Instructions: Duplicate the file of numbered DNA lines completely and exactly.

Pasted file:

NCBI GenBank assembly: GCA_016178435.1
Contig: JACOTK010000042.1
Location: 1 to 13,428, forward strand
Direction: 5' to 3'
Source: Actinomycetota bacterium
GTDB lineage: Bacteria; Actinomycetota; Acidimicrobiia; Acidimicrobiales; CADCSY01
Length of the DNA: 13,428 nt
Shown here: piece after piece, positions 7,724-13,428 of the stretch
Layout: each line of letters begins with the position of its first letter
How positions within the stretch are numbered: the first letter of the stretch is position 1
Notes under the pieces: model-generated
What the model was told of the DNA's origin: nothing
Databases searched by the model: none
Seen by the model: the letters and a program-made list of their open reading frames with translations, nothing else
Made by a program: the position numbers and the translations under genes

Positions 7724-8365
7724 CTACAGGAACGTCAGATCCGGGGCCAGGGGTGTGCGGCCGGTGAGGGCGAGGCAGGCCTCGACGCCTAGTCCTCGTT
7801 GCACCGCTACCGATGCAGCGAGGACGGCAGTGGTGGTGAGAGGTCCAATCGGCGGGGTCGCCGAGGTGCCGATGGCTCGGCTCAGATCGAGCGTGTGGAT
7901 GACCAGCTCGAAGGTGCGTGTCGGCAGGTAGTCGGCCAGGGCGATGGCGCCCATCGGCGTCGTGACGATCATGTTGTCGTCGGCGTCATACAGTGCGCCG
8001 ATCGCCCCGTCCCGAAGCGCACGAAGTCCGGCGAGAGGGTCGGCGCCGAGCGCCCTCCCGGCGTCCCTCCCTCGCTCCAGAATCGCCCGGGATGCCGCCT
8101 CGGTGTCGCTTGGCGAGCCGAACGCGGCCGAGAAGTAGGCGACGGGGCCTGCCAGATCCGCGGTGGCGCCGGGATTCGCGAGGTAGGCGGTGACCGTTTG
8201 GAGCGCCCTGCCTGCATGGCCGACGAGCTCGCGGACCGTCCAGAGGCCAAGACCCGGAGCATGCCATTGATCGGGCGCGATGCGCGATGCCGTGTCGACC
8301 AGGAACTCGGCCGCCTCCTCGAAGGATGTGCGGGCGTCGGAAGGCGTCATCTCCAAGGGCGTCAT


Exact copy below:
NCBI GenBank assembly: GCA_016178435.1
Contig: JACOTK010000042.1
Location: 1 to 13,428, forward strand
Direction: 5' to 3'
Source: Actinomycetota bacterium
GTDB lineage: Bacteria; Actinomycetota; Acidimicrobiia; Acidimicrobiales; CADCSY01
Length of the DNA: 13,428 nt
Shown here: piece after piece, positions 7,724-13,428 of the stretch
Layout: each line of letters begins with the position of its first letter
How positions within the stretch are numbered: the first letter of the stretch is position 1
Notes under the pieces: model-generated
What the model was told of the DNA's origin: nothing
Databases searched by the model: none
Seen by the model: the letters and a program-made list of their open reading frames with translations, nothing else
Made by a program: the position numbers and the translations under genes

Positions 7724-8365
7724 CTACAGGAACGTCAGATCCGGGGCCAGGGGTGTGCGGCCGGTGAGGGCGAGGCAGGCCTCGACGCCTAGTCCTCGTT
7801 GCACCGCTACCGATGCAGCGAGGACGGCAGTGGTGGTGAGAGGTCCAATCGGCGGGGTCGCCGAGGTGCCGATGGCTCGGCTCAGATCGAGCGTGTGGAT
7901 GACCAGCTCGAAGGTGCGTGTCGGCAGGTAGTCGGCCAGGGCGATGGCGCCCATCGGCGTCGTGACGATCATGTTGTCGTCGGCGTCATACAGTGCGCCG
8001 ATCGCCCCGTCCCGAAGCGCACGAAGTCCGGCGAGAGGGTCGGCGCCGAGCGCCCTCCCGGCGTCCCTCCCTCGCTCCAGAATCGCCCGGGATGCCGCCT
8101 CGGTGTCGCTTGGCGAGCCGAACGCGGCCGAGAAGTAGGCGACGGGGCCTGCCAGATCCGCGGTGGCGCCGGGATTCGCGAGGTAGGCGGTGACCGTTTG
8201 GAGCGCCCTGCCTGCATGGCCGACGAGCTCGCGGACCGTCCAGAGGCCAAGACCCGGAGCATGCCATTGATCGGGCGCGATGCGCGATGCCGTGTCGACC
8301 AGGAACTCGGCCGCCTCCTCGAAGGATGTGCGGGCGTCGGAAGGCGTCATCTCCAAGGGCGTCAT